Devotees at the Rath Yatra festival in Thane Tuesday | Representational image | ANI
Devotees at the Rath Yatra festival in Thane Tuesday | Representational image | ANI
Text Size:

Mumbai: Even as Covid-19 cases in Mumbai seem to have plateaued this month, the city’s satellite towns like Navi Mumbai and Thane are seeing a sudden spurt. Struggling against Covid-19 amid a manpower crunch and inadequate healthcare facilities, the civic bodies in all these towns cite a common factor for their predicament — their proximity to Mumbai.

The Mumbai Metropolitan Region (MMR) comprises eight major civic bodies that oversee the municipal limits of Navi Mumbai, Mira-Bhayander, Thane, Bhiwandi-Nizampur, Ulhasnagar, Kalyan Dombivli, and Panvel.

Between 1 June and 23 June, the total number of Covid-19 cases in Mumbai increased by about 70 per cent. In the same period, the total number of Covid-19 cases in the jurisdictions of the eight civic bodies surged by 235 per cent, according to Maharashtra government data. The fatality rate in these areas stood at 3 per cent as of Tuesday, which translates to 810 deaths among the 26,894 cases recorded so far.

Officials from the civic bodies of these towns say cases snowballed after the Uddhav Thackeray-led state government partially relaxed the lockdown with its ‘Mission Begin Again’. The relaxations, which include allowing private offices to open with 10 per cent staff and government offices with 15 per cent, permit travel within the Mumbai Metropolitan Region without requiring a government-approved pass. The relaxations came into effect in phases from 3 June.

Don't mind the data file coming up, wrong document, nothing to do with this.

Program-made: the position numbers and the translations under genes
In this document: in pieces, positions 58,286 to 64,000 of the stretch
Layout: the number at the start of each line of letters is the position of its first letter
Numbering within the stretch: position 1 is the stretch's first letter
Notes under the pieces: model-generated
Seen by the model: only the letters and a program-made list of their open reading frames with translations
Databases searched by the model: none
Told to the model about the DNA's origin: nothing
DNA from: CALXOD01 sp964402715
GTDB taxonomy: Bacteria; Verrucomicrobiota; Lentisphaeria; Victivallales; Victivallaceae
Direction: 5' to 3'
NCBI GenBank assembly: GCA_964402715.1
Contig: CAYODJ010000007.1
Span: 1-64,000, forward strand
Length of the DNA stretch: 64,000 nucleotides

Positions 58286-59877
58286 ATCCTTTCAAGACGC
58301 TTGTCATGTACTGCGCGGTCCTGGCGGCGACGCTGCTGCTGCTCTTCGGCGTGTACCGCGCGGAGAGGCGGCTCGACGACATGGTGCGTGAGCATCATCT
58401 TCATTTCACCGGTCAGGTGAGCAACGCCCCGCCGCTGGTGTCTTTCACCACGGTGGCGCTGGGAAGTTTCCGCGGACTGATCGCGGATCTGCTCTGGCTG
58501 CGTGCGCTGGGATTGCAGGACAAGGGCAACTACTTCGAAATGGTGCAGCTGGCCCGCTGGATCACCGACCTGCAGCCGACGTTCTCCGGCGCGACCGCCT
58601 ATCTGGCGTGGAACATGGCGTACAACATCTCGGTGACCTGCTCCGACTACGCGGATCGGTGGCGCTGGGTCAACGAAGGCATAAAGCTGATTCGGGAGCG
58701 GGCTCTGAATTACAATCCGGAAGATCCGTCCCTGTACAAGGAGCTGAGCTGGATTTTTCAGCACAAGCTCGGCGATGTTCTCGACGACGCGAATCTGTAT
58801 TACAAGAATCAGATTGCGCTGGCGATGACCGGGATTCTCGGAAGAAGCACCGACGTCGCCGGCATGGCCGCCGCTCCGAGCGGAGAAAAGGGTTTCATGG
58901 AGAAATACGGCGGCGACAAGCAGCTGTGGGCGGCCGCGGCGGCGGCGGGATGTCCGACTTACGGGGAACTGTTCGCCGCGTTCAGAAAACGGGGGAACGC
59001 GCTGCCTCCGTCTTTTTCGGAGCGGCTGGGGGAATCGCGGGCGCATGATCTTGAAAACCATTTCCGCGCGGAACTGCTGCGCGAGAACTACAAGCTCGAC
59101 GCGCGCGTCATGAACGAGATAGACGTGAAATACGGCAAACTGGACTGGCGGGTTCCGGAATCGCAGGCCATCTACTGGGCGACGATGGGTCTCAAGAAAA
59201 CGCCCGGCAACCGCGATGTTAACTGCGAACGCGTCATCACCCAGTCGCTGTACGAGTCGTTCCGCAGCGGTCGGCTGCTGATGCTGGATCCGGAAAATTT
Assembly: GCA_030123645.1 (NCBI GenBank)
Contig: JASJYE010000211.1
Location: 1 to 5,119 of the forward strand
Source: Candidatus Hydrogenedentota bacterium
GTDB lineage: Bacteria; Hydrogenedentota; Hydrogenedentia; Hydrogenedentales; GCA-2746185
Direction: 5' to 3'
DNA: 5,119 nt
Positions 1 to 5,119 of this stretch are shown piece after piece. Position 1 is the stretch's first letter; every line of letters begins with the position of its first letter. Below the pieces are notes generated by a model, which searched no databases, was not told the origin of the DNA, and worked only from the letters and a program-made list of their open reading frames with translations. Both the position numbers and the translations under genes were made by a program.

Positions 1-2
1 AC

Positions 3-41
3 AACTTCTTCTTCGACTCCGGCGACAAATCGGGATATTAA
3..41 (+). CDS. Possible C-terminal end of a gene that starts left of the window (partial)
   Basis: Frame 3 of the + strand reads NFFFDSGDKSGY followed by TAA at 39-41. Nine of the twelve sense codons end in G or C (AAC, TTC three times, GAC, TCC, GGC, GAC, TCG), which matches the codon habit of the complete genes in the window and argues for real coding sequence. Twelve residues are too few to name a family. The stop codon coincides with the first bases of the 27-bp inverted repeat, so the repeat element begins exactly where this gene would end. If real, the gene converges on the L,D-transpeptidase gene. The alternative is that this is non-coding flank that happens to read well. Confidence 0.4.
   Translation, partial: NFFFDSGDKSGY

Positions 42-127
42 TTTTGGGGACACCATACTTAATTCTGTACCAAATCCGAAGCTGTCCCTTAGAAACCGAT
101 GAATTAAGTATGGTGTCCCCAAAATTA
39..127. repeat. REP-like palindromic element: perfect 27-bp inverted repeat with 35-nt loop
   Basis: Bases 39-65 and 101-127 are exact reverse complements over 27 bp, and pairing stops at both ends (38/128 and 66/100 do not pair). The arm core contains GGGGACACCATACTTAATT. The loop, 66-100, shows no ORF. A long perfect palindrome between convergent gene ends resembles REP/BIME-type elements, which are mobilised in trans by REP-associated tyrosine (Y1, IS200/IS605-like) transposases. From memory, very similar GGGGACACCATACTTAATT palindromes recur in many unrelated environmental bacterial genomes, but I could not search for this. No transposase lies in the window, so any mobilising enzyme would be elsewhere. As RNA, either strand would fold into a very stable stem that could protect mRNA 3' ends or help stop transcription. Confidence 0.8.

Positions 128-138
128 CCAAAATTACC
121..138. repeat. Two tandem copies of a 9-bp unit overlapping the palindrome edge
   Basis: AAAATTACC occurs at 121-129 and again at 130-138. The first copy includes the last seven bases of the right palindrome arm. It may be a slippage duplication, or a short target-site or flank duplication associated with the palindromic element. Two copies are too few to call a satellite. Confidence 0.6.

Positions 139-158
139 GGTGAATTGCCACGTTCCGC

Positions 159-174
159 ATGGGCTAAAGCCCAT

Also Read: Dharavi’s unexpected Covid success story has lessons for Delhi, other crowded cities


‘Mumbai contact in most cases’

The towns of Mira Road and Bhayander, which fall under the jurisdiction of the Mira-Bhayander Municipal Corporation, had 699 cases on 1 June, according to state government data. By 23 June, this number had swelled by almost 260 per cent to 2,510. 

Chandrakant Dange, who was the civic body’s municipal commissioner until Tuesday when the state government shunted him out, told ThePrint, “Cases started increasing after the lockdown was relaxed on 3 June. Symptoms probably took four to five days to show, and, by 8 June, we started seeing a significant rise in the daily growth of cases. In almost 85-90 per cent of the Covid positive cases, we found there was a Mumbai contact.”

The corporation, Dange added, has started door-to-door surveys for symptoms, ramped up testing to almost 500 per day from about 200-250 earlier, and tapped staff from private schools to manage its manpower shortage. 

Besides Dange, the Thackeray-led government also transferred the chiefs of the municipal corporations of Thane, Navi Mumbai and Ulhasnagar after these areas showed a sudden growth in Covid-19 cases in June. 

In Navi Mumbai, the number of cases jumped to 5,923 on 23 June from 2,673 on 1 June. In Thane, cases shot up to 7,477 from 3,721 between 1 June and 23 June, while Ulhasnagar witnessed a rise to 1,084 from 331 in the same period. 

“A number of drivers, conductors, doctors, nurses, bank employees live in Navi Mumbai and work in Mumbai,” said Jayawant Sutar, Mayor of the Navi Mumbai Municipal Corporation. “Some private offices, too, have started functioning now with limited staff. That increases the risk of the virus spreading in Navi Mumbai.”